Now down to specifics. Most of the information on low quality forage and supplements for wintering cows comes from parts of the country that graze warm season and cool season grasses. It turns out that cattle respond differently to these kinds of grasses. Cool-season grasses grow early in the spring and go dormant during the hot weather. They may begin to grow again when the weather cools if there is enough moisture (fall green-up). Our range grasses are predominantly cool-season. Warm-season grasses begin to grow later in the spring and continue to grow through hot weather. They go dormant when the weather cools down. When a low-protein warm season grass is supplemented with protein, intake and digestibility of the grass increases very dramatically. This does not appear to be the case for cool-season grasses.
Dr. D. Bohnert of the Eastern Or Ag Res Station in Burns reviewed all of the studies comparing vegetable protein versus urea (NPN) protein supplements for cool-season grasses, only 9% of the studies reported an advantage to feeding vegetable protein. This information shocked me! I have assumed that vegetable protein was far superior to urea protein when supplementing low quality forage. When in fact, urea protein is used efficiently when a cool-season grass has less than 6% protein and less than 54% TDN. The figures 6% protein and 54% TDN describe most of our native bunch grass and virtually all of the straw that is commonly fed in the Pacific Northwest. When soybean meal was compared with urea using cow body condition as the measure of performance; both were very similar. It should be noted that this is not the case when the forage has 7% or more crude protein and more than 54% TDN. In that instance, vegetable protein is far superior as a source of protein.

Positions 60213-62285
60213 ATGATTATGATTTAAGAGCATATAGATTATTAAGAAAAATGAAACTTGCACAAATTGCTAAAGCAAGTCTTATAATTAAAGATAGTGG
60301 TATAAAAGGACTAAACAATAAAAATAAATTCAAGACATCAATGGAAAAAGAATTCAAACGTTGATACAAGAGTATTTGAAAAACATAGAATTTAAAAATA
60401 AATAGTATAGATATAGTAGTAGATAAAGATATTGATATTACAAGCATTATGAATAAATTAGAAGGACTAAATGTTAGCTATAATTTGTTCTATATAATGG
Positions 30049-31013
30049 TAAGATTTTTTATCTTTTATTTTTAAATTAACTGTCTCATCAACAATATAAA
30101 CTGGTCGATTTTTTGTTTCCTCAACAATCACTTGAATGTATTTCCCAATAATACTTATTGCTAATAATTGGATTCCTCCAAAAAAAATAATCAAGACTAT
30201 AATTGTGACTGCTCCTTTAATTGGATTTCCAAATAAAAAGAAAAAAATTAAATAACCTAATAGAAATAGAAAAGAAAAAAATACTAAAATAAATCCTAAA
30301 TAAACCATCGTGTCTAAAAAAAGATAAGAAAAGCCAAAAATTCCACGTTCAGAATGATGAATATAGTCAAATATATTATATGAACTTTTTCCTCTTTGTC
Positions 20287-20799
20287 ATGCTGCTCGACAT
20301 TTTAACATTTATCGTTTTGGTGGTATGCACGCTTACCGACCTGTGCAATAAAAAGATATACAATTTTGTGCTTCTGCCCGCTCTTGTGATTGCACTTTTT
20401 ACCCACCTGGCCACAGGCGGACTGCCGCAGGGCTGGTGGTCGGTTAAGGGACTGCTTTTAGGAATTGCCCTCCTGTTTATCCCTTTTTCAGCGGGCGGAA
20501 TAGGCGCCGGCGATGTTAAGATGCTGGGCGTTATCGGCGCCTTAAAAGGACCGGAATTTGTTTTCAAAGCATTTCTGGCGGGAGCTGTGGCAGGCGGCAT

What about cost? Say we have two supplements that both have 32% crude protein, however one has mostly NPN protein while the other has all vegetable protein. All other parts of these supplements are as similar as possible for TDN, minerals, and vitamins.
Figures for prices taken from table above.
This shows that the protein portion of the supplement costs much more for the soybean meal protein supplement versus the urea-soybean meal supplement. This would certainly encourage me to consider high NPN supplements for wintering cows on low protein forages. NPN protein supplements are best fed daily rather than 2 or 3 times each week. Any self-fed supplement such as a liquid, block, or meal having urea should be eaten daily under normal circumstances.
If you happen to have read my column on phosphorus, it may be noted that huge savings may be made if the needed amount of phosphorus is purchased rather than just buying the same product year in and year out. The phosphorus in the protein supplement can also be matched to your cattle needs. Using urea to supply some of your supplemental protein can result in a savings of $.03/head/day at 1 lb intake.
Mehren’s politically incorrect dictionary defines Obamanable as a type of Medieval Snowman capable of Obamation of the critters in the forest.
Michael J. Mehren, Ph.D. is a livestock nutritionist roaming the desert in search of the illusive cheap feed near Hermiston, Oregon. He can be reached by email at firstname.lastname@example.org.